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The Collective
Saturday, July 7, 2024
By Dr. Steven Taylor

Oh, my:

To see the Hoff at his creepiest, head here.

For a hilarious mangling of Secret Agent Man (and a poor attempt to satirize the opening of James Bond flicks) as well as one remarkable jacket, check below the fold.


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Saturday, July 8, 2024
By Bryan S. (guestblogger)

In “A Prairie Home Companion” the movie, Lindsay Lohan performs a rendition of an old folk song called “Frankie and Johnny.” (listen to a stream of Lohan’s version here) I was struck by that song when I heard a version of another song, “Frankie and Albert” sung by blues guitarist Joe Callicot on my iTunes this afternoon.

In the extended entry is a side-by-side comparison of the two songs. It’s amazing that these two songs are almost identical in their plot line, except Johnny gets it in one song, and Albert in the other.


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Friday, January 27, 2024
By Dr. Steven Taylor

Via the BBC: Austria celebrates Mozart at 250.

I wonder if Falco has been invited to any of the celebrations?

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Tuesday, September 6, 2024
By Dr. Steven Taylor

Ok, a little more levity amidst all of the horror that is New Orleans and Mississippi Gulf Coast.

I was listening to music whilst working and heard this song (Breakfast At Tiffanys) which was a semi-hit in the mid-1990s and reminded me how I have always found the lyrics amusing/baffling.

I have always liked the tune, but the lyrics have always struck me as ludicrous:

You’ll say, we’ve got nothing in common,
No common ground to start from,
And we’re falling apart,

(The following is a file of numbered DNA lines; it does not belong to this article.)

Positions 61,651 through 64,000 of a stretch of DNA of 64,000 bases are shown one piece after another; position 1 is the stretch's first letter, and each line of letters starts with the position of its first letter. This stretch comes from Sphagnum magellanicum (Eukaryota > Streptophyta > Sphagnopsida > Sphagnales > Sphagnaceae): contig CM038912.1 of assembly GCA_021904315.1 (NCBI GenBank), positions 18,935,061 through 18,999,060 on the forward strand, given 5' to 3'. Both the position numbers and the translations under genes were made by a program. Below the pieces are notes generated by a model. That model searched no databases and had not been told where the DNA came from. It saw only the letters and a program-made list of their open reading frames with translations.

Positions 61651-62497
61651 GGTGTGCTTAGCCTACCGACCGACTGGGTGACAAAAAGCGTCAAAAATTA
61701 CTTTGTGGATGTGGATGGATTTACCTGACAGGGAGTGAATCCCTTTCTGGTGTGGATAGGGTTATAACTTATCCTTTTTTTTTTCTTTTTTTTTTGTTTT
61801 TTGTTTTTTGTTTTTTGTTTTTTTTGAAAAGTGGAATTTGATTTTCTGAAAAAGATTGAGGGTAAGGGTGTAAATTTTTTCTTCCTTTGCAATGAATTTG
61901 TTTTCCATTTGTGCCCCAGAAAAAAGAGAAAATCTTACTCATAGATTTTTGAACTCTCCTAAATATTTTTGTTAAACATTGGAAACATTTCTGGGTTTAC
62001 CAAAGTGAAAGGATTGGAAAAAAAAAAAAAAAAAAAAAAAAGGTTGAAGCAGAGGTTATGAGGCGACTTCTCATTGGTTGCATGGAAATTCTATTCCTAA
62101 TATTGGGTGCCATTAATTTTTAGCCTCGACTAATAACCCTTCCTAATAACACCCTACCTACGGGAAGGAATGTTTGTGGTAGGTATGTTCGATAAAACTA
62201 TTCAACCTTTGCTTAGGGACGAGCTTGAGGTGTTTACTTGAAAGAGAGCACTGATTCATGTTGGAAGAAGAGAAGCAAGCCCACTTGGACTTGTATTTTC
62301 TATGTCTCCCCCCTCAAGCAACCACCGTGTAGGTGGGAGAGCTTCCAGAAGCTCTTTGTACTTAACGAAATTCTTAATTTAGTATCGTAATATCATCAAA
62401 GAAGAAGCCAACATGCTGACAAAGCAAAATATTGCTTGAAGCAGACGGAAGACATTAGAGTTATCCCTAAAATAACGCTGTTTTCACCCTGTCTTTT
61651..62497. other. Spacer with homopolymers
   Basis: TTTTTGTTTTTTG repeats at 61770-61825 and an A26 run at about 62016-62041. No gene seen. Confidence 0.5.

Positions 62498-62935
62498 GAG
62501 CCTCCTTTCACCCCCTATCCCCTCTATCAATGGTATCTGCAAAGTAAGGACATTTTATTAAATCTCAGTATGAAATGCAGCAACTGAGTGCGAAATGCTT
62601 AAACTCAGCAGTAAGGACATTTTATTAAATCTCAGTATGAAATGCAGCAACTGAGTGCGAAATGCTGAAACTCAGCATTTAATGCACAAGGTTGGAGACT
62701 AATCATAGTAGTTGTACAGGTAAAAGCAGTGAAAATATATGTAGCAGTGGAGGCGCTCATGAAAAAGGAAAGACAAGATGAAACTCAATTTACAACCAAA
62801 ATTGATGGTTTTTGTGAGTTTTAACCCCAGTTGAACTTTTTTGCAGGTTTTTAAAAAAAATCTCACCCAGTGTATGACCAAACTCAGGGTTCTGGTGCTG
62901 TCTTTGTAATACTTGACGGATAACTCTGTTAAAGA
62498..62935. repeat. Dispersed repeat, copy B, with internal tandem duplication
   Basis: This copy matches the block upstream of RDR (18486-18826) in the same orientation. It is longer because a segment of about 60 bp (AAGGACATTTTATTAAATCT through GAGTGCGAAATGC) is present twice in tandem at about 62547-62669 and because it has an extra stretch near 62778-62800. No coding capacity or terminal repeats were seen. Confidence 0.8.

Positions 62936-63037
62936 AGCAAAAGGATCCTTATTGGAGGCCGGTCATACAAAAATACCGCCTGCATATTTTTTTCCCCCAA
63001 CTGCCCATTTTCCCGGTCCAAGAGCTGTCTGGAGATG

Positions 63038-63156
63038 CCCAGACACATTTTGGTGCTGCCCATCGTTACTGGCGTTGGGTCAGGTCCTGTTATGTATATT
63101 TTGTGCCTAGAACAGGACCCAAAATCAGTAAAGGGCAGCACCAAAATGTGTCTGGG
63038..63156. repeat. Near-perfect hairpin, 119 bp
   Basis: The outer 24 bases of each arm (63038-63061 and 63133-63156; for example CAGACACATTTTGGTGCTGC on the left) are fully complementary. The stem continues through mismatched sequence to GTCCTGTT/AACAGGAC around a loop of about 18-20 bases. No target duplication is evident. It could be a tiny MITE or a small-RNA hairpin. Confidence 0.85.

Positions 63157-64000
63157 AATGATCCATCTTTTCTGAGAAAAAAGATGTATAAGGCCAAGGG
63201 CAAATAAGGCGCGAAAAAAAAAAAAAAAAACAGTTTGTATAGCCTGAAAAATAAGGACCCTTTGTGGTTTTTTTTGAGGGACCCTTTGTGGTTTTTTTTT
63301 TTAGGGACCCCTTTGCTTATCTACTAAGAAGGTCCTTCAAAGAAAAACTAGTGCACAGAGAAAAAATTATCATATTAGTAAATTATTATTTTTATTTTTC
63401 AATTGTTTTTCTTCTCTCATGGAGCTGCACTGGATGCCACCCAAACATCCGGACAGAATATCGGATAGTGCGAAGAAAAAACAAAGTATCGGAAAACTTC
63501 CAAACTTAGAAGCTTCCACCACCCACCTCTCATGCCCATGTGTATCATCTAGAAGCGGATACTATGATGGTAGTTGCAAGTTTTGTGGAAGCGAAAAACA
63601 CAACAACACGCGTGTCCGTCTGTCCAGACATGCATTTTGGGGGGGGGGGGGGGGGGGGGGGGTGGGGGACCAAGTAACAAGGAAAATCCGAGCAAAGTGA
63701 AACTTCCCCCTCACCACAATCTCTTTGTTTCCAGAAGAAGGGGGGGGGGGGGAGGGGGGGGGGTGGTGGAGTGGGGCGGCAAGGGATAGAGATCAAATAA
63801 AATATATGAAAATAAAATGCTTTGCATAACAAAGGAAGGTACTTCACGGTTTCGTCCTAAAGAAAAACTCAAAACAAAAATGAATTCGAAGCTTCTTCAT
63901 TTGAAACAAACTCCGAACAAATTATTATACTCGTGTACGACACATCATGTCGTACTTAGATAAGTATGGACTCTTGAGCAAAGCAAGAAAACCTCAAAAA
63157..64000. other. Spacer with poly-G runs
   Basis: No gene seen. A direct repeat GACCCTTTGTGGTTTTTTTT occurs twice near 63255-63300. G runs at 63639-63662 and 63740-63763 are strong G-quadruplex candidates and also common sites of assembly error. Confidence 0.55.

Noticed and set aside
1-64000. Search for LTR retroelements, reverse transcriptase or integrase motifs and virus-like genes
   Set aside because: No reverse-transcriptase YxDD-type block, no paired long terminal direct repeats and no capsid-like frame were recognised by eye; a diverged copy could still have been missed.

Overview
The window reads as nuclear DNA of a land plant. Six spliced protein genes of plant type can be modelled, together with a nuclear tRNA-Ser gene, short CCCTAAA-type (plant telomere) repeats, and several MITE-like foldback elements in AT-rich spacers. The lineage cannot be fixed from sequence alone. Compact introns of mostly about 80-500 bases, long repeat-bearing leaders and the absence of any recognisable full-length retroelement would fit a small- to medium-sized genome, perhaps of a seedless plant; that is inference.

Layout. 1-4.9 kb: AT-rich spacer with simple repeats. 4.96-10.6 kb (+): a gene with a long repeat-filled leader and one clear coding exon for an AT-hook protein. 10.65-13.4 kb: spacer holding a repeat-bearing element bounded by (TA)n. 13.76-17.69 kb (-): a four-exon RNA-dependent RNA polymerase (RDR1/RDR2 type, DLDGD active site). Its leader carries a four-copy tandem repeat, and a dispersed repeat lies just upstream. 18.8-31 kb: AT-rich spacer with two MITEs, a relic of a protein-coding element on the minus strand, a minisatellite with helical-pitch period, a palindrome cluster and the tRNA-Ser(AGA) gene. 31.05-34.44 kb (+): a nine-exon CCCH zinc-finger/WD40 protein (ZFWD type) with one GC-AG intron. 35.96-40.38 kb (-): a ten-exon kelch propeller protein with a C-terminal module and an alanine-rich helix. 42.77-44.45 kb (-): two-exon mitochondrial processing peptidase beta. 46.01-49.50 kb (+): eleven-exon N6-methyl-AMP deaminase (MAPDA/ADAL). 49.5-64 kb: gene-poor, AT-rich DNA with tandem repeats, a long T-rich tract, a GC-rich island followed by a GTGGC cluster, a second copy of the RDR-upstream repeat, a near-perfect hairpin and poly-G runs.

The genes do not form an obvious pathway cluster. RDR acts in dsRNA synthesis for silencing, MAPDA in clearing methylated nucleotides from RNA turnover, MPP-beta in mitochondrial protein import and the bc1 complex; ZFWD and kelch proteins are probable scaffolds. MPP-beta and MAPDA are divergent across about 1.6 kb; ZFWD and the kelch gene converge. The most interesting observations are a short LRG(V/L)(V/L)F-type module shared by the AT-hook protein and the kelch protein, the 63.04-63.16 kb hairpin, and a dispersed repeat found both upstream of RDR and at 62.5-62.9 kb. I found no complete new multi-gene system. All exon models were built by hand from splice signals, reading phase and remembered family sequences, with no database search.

You’ll say, the world has come between us,
Our lives have come between us,
Still I know you just don’t care.

And I said, “What about ‘Breakfast at Tiffany’s?’”
She said, “I think I remember the film,
And as I recall, I think, we both kind of liked it.”
And I said, “Well that’s, the one thing we’ve got.”

So he and his girlfriend are breaking up, but he doesn’t want to do so (such is the implication, anyway) and so he decides his best argument is to appeal to a movie they both liked? And it isn’t even a movie they both loved, rather “we both kinda liked it”–what kind of idiotic argument is that?

Further, I have never decided if the fact that that “the one thing we’ve got” means that they stayed together, or it was proof they should break up.

I have always leaned towards the former interpretation, with the whole thing leading me to think that neither the dude nor the chick involved in this musical story are especially bright.

Further, it really must be the tune that led to airplay for this song, because, quite frankly, the lyrics to Bohemian Rhapsody ultimately make more sense than these do.

Chalk this one down as lamest love song argument put to music ever.

Update: I took out the “Matchbox 20: ref–that came from the source of the lyrics and I revised my assessment–I agree that “lamest love sound ever” doesn’t fit.

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